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If you are experiencing pain after a partial knee replacement, it is important to determine the cause of that pain. There can be many reasons for discomfort after surgery, and some may require revision knee replacement surgery to correct. In this blog post, we will discuss the most common causes of pain following partial knee replacement surgery and what you can do if you are experiencing problems.

A partial knee replacement is a type of joint replacement surgery where only a portion of the knee is replaced with metal and plastic. The most common reason for this type of surgery is to relieve pain from arthritis. Arthritis is a condition that causes the cartilage in your joints to break down, which can lead to pain, stiffness, and swelling. Although partial knee replacement surgery can be very effective in relieving these symptoms, some patients may still experience pain after the surgery.

Complete recovery following a partial knee replacement can take up to a year after surgery. Not every patient recovers at the same rate. While most patients achieve 80% of their recovery within 2 – 3 months, some patients may take several months longer than expected to recover. Appropriate pain medication with multimodal pain management, ice, and physical therapy are the keys to successful recovery.

Worsening pain or persistent pain after surgery that is not improving may be signs that your partial knee replacement has failed. There are many reasons why partial knee replacement surgery may fail. Some of the most common reasons include:

Poor Indications for Partial Knee Replacement:

In some cases, partial knee replacement surgery is not the best treatment option for a patient. This can be due to several factors such as advanced arthritis, ACL tear, severe deformity, significant flexion contracture, or inflammatory arthritis.

Advanced Arthritis at the Time of Initial Surgery

Patients with arthritis in more than one compartment may be unsuitable for knee replacements. This may lead to rapid deterioration of the partial knee replacement. Some patients will notice that they never seemed to have much improvement from their partial knee replacements. Similarly, patients with inflammatory arthritis such as rheumatoid arthritis have disease in all of the compartments of their knee.

Ligament Instability

The ligaments around the knee are very important to the stability of the knee. An injury to one of the ligaments, especially the Anterior Cruciate Ligament (ACL) is generally considered a reason not to have a partial knee replacement. An unstable knee in the setting of a partial knee replacement may lead to persistent feelings of instability or pain.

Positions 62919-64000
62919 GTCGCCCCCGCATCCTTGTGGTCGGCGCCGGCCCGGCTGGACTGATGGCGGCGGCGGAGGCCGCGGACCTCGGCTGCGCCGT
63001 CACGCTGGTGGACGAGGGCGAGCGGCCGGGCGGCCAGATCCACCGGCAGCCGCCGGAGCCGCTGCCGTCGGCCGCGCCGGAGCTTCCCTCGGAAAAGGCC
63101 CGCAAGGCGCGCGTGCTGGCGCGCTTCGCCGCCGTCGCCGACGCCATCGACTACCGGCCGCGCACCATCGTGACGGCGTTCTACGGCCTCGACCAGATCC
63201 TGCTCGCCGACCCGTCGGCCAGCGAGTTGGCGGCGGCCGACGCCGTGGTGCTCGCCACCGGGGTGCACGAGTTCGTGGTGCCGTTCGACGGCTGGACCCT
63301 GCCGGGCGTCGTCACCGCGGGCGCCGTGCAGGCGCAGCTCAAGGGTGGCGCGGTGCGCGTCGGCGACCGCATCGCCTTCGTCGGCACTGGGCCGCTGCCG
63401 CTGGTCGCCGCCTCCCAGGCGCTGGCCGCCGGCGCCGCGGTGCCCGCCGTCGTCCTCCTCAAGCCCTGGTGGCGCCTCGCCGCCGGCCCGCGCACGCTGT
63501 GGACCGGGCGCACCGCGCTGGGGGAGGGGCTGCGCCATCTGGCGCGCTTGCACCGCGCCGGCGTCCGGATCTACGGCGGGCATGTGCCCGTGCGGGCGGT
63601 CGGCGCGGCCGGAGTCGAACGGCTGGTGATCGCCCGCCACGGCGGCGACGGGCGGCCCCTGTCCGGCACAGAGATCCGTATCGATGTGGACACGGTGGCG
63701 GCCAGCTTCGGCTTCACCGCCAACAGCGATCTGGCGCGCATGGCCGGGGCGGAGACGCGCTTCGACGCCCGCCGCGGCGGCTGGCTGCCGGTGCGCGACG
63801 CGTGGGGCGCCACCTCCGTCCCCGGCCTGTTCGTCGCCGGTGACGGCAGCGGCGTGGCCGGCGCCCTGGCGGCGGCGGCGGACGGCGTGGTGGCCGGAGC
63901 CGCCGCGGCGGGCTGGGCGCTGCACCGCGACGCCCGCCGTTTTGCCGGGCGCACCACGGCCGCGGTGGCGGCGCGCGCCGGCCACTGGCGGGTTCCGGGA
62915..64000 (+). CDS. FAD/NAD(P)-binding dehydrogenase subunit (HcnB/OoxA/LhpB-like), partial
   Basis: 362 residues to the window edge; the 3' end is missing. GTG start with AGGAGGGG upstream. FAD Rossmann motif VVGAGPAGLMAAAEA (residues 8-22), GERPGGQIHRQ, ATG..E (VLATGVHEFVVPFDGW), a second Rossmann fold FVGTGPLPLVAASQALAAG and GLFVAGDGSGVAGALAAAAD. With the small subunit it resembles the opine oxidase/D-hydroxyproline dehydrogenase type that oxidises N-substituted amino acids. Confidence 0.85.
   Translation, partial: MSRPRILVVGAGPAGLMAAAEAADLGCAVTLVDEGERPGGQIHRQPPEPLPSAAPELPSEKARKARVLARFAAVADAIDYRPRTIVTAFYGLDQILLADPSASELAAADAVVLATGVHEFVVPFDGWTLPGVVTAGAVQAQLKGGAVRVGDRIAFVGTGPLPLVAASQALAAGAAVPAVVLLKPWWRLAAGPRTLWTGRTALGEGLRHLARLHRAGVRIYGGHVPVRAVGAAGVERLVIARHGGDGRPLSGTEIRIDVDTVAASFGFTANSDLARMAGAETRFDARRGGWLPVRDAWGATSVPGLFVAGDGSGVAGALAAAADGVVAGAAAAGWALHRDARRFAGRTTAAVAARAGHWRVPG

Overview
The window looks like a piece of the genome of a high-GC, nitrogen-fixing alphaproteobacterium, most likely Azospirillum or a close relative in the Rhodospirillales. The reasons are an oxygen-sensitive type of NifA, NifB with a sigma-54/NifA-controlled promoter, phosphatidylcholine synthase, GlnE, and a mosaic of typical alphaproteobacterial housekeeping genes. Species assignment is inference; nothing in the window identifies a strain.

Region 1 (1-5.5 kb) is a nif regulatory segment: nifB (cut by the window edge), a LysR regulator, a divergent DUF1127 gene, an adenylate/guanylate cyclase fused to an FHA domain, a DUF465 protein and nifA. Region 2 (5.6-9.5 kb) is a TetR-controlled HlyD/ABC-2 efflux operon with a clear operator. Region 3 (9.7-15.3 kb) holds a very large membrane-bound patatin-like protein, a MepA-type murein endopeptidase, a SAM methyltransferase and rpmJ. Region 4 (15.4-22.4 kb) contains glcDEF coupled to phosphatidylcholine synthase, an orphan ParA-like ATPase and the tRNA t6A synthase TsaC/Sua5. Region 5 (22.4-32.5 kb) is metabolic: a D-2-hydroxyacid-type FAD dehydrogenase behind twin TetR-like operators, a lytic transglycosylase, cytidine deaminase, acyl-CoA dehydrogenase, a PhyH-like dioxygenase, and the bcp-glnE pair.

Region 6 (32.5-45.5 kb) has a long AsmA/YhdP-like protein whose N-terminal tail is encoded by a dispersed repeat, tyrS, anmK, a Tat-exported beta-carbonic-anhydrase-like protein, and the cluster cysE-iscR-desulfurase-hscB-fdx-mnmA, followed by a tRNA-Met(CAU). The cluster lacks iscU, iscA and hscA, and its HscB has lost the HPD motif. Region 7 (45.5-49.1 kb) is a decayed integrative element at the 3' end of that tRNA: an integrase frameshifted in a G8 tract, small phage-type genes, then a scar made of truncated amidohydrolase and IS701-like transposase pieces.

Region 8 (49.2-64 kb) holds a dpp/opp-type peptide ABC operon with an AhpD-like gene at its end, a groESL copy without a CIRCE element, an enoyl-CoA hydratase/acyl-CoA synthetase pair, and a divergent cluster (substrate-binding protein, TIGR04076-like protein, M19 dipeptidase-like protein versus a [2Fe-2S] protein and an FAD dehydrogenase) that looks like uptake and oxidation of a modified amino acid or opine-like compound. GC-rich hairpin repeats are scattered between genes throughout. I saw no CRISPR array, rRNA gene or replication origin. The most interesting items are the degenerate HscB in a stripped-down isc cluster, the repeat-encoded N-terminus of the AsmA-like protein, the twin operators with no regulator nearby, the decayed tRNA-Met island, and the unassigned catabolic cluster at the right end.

Partial knee replacements are not designed to correct knee deformity. Patients with a severe deformity or significant flexion contracture who undergo partial knee replacement will not see the resolution of problems stemming from their deformity. This may lead to decreased satisfaction with a partial knee replacement.


An infected partial knee replacement can present with pain. You may notice the pain developing later on after recovery that doesn’t seem to improve. Laboratory tests and aspiration with a needle are usually required to confirm the diagnosis.

Implant misalignment

Placing the partial knee replacement in the wrong position can lead to edge loading of the plastic component of the knee replacement and early failure. Placing the components too tightly can lead to the progression of arthritis. Placing the components with too much laxity can lead to instability of the knee. It is important to have a surgeon who has experience placing partial knee replacements to lower the chance of failure.

Loose implants

Loose knee replacements are a common cause of revision surgery after partial knee replacement. As the components wear out, the components can begin to toggle. It is the motion of these implants within bone that cause pain. Failed implants require revision to total knee replacements in order to improve pain.

Progression of arthritis

Sometimes patients develop arthritis in other parts of the knee. While many partial knee replacements can last a lifetime, patients may continue to wear out the other compartments in their knee with regular wear and tear. As this happens, many patients will notice pain in areas of their knee where they didn’t feel it before.


Fracture around a partial knee replacement can occur when the cuts made for the implants are too deep into the bone. This is more likely to occur in smaller patients as there is less bone to work with. Often when this occurs, revision to total knee replacement is required early in the recovery.


If you are experiencing persistent pain after partial knee replacement, it is important to seek medical attention. There are many potential causes of your pain, and only a trained medical professional will be able to properly diagnose and treat your condition. Revision knee replacement surgery may be required in some cases in order to improve symptoms. Be sure to discuss all of your treatment options with your doctor in order to make the best decision for your individual situation.

If you have any questions or would like to learn more about partial knee replacement, please contact our office. We would be happy to help you schedule a consultation with Dr. Morton.